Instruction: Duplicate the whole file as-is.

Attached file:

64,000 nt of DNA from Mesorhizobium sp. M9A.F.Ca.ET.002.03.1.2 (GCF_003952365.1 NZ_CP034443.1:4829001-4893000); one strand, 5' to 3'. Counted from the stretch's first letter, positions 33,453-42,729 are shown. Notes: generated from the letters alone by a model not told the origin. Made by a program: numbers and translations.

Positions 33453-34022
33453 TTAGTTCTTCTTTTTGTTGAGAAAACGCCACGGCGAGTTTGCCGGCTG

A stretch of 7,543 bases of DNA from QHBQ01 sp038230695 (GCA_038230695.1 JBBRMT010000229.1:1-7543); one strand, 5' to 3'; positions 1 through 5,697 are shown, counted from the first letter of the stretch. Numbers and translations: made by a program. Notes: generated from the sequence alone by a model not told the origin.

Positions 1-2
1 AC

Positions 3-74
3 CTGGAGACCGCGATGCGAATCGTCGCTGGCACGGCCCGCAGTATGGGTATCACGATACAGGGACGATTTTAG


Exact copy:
64,000 nt of DNA from Mesorhizobium sp. M9A.F.Ca.ET.002.03.1.2 (GCF_003952365.1 NZ_CP034443.1:4829001-4893000); one strand, 5' to 3'. Counted from the stretch's first letter, positions 33,453-42,729 are shown. Notes: generated from the letters alone by a model not told the origin. Made by a program: numbers and translations.

Positions 33453-34022
33453 TTAGTTCTTCTTTTTGTTGAGAAAACGCCACGGCGAGTTTGCCGGCTG

A stretch of 7,543 bases of DNA from QHBQ01 sp038230695 (GCA_038230695.1 JBBRMT010000229.1:1-7543); one strand, 5' to 3'; positions 1 through 5,697 are shown, counted from the first letter of the stretch. Numbers and translations: made by a program. Notes: generated from the sequence alone by a model not told the origin.

Positions 1-2
1 AC

Positions 3-74
3 CTGGAGACCGCGATGCGAATCGTCGCTGGCACGGCCCGCAGTATGGGTATCACGATACAGGGACGATTTTAG